By Eileen Ogintz

Are you ready for a challenge before your trip to Belize? All you need to do is pack a pound less in your suitcase.

The Lodge at Chaa Creek, whose owners Mick and Lucy Fleming pioneered eco-tourism in Belize some 45 years ago, take giving back to the local San Ignacio community seriously. Their o employees are mainly locals, and they encourage guests to bring a pound of school supplies for area schools on each visit.

Incidentally, children have just returned to school this month since the Pandemic shutdown in 2020 and parents couldn’t be happier, said Daren Lamb, a long time Chaa Creek guide. He is the father of an 11 year-old daughter and six year-old son. Lamb has lived all his life in San Ignacio, a community now of more than 40,000 with the neighboring town of Santa Elena.

The idea with the “Pack-a-Pound” Program is for families to bring inexpensive but much needed supplies. That includes crayons, notebooks, markers, scissors, paper, books, and backpacks. Suggest the kids pack books they have outgrown and write a note telling their Belizean peers why it was a favorite. English is the national language here.

“Many families bring a lot more than a pound,” said Roberto Harrison, the Lodge’s longtime marketing director, whose aim is to grow the program even more. Just the week we were visiting, some 73 bags of school supplies were delivered to area schools.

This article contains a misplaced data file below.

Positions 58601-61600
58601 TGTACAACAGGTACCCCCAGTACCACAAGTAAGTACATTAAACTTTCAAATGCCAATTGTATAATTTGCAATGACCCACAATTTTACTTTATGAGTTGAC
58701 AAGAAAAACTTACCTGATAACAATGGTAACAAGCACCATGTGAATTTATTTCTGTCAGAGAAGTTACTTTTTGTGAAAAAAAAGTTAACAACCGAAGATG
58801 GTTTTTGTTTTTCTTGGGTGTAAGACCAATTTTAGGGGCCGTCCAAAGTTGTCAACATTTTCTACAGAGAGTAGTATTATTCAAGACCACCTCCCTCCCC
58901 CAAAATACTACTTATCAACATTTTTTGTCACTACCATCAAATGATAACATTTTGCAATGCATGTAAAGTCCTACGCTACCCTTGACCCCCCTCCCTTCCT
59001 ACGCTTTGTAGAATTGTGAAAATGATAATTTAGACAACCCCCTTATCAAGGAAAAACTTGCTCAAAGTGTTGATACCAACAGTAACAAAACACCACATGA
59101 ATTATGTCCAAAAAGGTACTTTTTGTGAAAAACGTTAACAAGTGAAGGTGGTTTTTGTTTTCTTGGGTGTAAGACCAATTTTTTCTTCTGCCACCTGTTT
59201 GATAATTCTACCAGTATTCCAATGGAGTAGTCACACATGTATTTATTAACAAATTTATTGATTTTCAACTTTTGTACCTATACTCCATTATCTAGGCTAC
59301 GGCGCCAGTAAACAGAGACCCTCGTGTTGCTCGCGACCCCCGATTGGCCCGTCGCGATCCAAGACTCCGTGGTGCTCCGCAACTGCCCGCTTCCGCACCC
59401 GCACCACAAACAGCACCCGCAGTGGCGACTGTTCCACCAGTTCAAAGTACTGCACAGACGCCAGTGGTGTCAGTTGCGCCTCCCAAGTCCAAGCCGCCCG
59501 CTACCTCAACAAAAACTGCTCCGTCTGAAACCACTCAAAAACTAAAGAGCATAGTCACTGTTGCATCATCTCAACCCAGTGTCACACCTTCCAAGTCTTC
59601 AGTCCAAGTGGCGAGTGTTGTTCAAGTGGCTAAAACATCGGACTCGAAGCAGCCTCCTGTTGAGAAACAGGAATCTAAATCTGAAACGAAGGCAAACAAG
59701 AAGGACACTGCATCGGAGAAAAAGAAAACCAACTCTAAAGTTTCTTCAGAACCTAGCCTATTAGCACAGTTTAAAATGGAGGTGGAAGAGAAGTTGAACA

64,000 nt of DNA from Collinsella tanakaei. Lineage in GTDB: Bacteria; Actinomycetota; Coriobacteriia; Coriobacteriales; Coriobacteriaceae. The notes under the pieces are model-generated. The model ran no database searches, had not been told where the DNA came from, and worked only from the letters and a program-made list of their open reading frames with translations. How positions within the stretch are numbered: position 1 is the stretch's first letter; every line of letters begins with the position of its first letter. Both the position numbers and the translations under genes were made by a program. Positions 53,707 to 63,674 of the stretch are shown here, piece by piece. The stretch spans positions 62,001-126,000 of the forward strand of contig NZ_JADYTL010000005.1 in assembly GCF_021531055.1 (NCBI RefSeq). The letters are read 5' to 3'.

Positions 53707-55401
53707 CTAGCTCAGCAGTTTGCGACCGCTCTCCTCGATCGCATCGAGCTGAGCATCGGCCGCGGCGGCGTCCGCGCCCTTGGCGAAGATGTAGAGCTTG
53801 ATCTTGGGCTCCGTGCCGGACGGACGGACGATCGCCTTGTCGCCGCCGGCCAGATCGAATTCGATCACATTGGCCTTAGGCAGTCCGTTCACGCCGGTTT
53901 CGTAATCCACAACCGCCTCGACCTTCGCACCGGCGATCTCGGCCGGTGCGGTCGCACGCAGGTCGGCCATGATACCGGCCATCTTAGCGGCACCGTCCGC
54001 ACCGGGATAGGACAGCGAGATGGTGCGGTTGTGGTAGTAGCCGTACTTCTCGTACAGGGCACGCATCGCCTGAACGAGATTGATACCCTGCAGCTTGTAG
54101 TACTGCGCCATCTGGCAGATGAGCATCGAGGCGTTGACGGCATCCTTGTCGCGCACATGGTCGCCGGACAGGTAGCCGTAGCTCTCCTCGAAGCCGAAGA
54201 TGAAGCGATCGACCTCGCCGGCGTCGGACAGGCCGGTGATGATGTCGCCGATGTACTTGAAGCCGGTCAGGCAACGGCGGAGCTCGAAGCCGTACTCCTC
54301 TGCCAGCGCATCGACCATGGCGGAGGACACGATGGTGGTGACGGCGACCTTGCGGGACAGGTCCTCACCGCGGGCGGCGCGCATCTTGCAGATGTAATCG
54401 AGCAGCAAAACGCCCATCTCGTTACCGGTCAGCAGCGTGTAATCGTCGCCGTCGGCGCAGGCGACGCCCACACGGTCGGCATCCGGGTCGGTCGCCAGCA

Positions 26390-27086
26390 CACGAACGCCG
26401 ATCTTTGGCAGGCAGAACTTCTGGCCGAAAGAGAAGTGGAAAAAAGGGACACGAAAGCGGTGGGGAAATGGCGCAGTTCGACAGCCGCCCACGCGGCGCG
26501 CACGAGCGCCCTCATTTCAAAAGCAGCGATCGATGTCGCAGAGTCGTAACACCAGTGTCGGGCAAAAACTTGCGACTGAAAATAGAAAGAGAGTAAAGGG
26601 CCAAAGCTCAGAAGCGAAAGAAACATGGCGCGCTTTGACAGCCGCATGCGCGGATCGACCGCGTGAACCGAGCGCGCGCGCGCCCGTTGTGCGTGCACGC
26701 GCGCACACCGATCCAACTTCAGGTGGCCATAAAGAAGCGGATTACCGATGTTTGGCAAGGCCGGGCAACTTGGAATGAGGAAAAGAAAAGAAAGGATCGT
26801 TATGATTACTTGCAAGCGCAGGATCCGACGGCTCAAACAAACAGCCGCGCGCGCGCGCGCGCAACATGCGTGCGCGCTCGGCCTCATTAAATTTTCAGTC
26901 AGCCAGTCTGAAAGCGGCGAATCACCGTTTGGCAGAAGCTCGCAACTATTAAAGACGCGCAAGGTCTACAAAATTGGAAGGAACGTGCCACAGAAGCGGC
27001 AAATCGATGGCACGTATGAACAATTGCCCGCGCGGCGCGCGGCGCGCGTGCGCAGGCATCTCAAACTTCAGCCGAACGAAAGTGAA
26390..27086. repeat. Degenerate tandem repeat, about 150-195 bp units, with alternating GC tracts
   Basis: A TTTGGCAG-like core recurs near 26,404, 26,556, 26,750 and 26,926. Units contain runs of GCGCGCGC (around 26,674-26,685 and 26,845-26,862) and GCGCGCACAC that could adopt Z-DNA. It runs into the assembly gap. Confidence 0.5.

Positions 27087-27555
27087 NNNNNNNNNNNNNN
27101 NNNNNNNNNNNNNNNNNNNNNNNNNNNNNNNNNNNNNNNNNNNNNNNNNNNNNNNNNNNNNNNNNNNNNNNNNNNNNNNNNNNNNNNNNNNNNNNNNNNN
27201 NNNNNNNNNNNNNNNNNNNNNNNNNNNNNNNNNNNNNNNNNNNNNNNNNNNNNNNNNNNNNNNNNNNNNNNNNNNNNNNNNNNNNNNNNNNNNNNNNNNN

If you are planning a visit, perhaps your scout troop, church, synagogue, or class could take this on as a project—well worth the price of an extra checked bag or two.

Harrison also noted that 10 percent of Chaa Creek room revenue goes to school, social and environmental programs. “We aim to merge adventure with giving back,” he explained. Pre-Covid and (hopefully) post-Covid families could visit a local school and deliver the supplies they’ve brought.

That also includes 10 students who receive scholarships annually for high school and post high school programs, the Employee Dollar Club that helps staff in need, environmental and community engagement.

That includes supporting local artisans by showing and selling paintings, homemade crafts, and soaps.

Young artists joined an art contest to draw Belizean wildlife, with the three winners able to bring their families to Chaa Creek for three nights of adventure.

Chaa Creek’s 32-acre Maya organic farm in the Macal River Valley has been a mainstay here since the Flemings arrived and first welcomed backpackers who worked in return for lodging and food. Today the farm supports the resort and in-town restaurant Guava Limb, with all lodge food waste composted for the farm. That includes salad greens, tomatoes, cucumbers, peppers and herbs picked daily. Goat’s cheese and yogurt are made from the milk of the farm’s free range goats.

Kids, of course, are the future, and the hope is those here will have the tools they need to have a positive impact as they grow up.

That one pound of school supplies have a lot more impact than you realize.

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